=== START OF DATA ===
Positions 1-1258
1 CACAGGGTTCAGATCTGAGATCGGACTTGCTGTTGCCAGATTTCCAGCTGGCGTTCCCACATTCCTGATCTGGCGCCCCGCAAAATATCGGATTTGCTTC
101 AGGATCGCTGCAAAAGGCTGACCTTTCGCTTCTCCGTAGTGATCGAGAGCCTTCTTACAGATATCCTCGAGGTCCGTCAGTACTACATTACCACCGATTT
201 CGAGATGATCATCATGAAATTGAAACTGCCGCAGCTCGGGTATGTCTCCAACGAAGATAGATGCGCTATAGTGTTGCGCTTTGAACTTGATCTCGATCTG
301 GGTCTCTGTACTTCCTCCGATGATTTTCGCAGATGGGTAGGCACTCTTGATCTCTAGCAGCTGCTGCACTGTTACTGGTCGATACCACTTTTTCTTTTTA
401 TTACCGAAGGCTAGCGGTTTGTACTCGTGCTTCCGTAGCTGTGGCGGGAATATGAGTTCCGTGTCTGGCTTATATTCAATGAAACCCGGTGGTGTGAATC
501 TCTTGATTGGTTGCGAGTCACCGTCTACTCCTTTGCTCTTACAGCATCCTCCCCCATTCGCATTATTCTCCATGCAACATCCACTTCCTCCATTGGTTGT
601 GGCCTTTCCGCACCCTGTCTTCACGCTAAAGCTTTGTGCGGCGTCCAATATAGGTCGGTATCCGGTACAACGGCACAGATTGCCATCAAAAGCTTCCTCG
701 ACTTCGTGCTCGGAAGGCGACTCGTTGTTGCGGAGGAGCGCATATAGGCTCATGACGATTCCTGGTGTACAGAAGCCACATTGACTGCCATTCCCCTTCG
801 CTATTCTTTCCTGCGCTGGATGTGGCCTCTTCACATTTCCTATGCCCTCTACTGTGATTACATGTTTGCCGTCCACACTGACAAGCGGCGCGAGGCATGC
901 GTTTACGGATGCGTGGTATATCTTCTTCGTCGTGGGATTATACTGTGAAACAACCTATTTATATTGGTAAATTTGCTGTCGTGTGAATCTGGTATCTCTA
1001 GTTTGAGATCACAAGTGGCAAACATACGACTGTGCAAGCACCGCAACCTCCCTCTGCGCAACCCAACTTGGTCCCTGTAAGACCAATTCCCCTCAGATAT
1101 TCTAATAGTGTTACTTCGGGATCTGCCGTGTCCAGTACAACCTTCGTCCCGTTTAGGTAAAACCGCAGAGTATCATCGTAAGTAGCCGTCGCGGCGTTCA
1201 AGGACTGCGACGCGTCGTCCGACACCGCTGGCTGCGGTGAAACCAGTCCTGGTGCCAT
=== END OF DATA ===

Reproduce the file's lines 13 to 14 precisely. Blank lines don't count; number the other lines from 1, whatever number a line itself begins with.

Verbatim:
1101 TCTAATAGTGTTACTTCGGGATCTGCCGTGTCCAGTACAACCTTCGTCCCGTTTAGGTAAAACCGCAGAGTATCATCGTAAGTAGCCGTCGCGGCGTTCA
1201 AGGACTGCGACGCGTCGTCCGACACCGCTGGCTGCGGTGAAACCAGTCCTGGTGCCAT